A metaphor carries an idea from one area of thought to another. Furniture can have feminine legs (Figure 7.1); a flower is the day's eye (daisy); an error glares at you; drinks are soft; cash is hard; our lives have a spring and an autumn. Metaphor derives from meta (Greek, after) and phero (Greek, carry). In literature and the arts, in planning, architecture and design, metaphors have a supremely creative role. They provide a system of thought that can supplement or bypass logic. Creative fusion of two entities takes place in a metaphor, as in sexual reproduction, to produce new entities taking genetic characteristics from each parent. Things are transformed into other things. Hybrid vigour can result from dissimilar parents. This, a constructive view, is the poet's and the artist's traditional opinion of metaphor. Metaphor constructs meaning and is an essential part of creativity. "The greatest thing by far is to have a command of metaphor', wrote Aristotle in The Poetics.
An opposite view of metaphor is associated with the empiricist--scientific tradition. Hobbes wrote that "when we use words metaphorically; that is in other senses than that they were ordained for; ... [we] thereby deceive ourselves' (Hobbes, 1651). According to this view, which may be described as non-constructive, metaphors are "fuzzy and vague, unessential frills, appropriate for the purposes of the politician and of the poet, but not for those of the scientist, who is attempting to furnish an objective description of physical reality' (Ortony, 1979). Scientists often see metaphors as literary devices that obstruct the icy logic upon which scientific progress depends.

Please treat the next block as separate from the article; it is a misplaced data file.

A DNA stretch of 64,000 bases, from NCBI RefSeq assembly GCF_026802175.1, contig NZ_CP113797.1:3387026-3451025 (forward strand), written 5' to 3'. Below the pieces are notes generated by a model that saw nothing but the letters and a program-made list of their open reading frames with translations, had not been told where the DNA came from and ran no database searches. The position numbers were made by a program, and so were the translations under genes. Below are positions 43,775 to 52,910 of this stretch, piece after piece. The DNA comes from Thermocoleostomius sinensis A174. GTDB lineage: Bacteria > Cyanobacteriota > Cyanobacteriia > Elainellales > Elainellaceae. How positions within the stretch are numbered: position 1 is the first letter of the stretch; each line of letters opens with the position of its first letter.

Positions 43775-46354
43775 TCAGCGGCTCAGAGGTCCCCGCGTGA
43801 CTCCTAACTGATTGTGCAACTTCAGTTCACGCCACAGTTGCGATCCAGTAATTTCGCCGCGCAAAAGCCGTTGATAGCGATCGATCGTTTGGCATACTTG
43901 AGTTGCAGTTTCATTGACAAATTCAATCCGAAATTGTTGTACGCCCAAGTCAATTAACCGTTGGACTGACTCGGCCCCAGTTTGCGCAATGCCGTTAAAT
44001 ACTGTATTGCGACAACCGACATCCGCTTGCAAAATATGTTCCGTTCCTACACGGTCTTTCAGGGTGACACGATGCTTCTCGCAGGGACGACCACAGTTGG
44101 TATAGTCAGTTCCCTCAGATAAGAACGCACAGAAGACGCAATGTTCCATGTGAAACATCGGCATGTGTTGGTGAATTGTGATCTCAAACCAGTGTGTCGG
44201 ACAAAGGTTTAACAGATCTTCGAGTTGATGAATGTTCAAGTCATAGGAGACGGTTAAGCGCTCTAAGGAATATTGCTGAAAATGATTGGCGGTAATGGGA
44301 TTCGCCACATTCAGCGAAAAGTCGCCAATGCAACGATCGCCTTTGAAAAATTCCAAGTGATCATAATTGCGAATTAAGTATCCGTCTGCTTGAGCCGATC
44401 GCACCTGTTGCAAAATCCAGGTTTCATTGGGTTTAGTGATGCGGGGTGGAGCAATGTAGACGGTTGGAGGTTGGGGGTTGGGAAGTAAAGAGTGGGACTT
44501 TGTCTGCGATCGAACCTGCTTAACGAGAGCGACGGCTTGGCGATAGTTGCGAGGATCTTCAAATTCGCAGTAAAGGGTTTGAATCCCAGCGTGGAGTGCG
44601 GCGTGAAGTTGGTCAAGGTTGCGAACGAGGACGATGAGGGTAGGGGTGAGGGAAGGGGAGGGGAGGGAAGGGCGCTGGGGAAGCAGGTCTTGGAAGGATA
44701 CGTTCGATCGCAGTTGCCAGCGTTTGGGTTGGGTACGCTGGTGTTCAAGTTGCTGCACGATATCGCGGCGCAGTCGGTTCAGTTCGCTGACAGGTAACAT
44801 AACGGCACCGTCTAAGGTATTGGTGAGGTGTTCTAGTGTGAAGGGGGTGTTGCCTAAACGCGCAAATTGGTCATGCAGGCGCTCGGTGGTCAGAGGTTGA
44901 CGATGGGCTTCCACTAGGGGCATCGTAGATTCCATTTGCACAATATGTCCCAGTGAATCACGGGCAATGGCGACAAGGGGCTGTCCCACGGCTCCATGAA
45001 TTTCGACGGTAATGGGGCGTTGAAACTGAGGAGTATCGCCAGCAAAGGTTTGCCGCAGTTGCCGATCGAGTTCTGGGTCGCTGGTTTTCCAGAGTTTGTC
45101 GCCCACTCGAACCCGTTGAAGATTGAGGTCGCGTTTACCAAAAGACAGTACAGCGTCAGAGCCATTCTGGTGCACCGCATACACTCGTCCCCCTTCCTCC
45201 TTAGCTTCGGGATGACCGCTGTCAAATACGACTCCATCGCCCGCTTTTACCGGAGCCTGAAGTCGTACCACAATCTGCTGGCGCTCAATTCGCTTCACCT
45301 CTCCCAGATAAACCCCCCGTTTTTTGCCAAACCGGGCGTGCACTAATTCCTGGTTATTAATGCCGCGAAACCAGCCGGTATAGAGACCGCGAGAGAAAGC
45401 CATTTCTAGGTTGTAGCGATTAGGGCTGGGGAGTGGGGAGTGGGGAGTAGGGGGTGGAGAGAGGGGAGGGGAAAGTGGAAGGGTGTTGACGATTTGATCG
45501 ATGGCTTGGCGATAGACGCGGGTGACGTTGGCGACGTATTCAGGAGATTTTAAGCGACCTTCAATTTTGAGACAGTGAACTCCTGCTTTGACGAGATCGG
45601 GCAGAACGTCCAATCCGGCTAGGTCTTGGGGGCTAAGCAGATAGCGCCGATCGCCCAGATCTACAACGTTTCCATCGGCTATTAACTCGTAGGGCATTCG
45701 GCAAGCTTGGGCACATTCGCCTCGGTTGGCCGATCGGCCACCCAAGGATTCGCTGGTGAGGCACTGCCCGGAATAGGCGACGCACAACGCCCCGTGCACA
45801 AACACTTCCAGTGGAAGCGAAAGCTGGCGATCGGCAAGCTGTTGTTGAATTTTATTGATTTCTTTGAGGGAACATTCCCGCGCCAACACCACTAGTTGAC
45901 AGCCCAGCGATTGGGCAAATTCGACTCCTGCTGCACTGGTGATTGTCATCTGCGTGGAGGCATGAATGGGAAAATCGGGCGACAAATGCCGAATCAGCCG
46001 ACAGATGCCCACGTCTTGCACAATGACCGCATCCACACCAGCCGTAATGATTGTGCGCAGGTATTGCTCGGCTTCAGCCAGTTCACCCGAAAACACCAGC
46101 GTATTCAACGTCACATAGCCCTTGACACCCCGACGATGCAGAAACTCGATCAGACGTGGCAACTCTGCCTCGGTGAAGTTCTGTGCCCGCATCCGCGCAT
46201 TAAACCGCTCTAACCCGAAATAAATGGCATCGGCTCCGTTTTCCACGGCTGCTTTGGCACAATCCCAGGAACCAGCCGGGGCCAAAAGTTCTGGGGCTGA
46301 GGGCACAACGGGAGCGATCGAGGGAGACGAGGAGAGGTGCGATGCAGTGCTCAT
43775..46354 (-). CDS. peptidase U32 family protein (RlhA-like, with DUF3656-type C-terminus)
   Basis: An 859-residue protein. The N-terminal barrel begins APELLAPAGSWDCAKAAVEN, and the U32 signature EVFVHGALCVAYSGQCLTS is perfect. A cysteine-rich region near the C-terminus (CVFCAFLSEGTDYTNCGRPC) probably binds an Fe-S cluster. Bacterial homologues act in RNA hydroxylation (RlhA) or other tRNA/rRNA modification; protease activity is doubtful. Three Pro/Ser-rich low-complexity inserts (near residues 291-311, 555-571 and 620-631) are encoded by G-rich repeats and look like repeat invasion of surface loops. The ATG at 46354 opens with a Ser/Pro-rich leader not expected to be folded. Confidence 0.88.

With declining faith in the objectivity of science there is a rising tide of enthusiasm for metaphor. Instead of joining a debate on the philosophy of science, this essay will focus on the use of metaphor in planning, architecture and outdoor design. An interesting literature is developing on the constructive use of metaphor in the natural and social sciences. Nineteenth century social science, for example, is seen to have been based on the metaphor of an engine, while twentieth century social science is seen to be based on a systems view of reality, resulting from an electrical metaphor.
An essay by Donald Schön, in a book on metaphor (Schön, 1979), highlights the use of metaphor in social policy. He quotes an American judge who described a slum area as being so badly "possessed of a congenital disease' that it must be completely replanned and redesigned
to eliminate the conditions that cause slums -- the overcrowding of dwellings, the lack of parks, the lack of adequate streets and alleys, the absence of recreational areas, the lack of light and air, the presence of outmoded street patterns.
The health/disease metaphor was used to define a "problem', which could then be "solved' by a modern remedy. A later generation of planners, led by Jane Jacobs, became disenchanted with the slum-clearance "solution'. Schön argues, correctly in my view, that the importance of the health/disease metaphor was in setting the problem, not in solving the problem. Metaphors construct, or frame, views of "reality', which can be used in policy-making and planning. They highlight structural characteristics of the world. It is dangerous if those who frame metaphors believe there is only one reality. But if metaphors are recognized as creative constructs, they can have immense value.
The Eye of the Day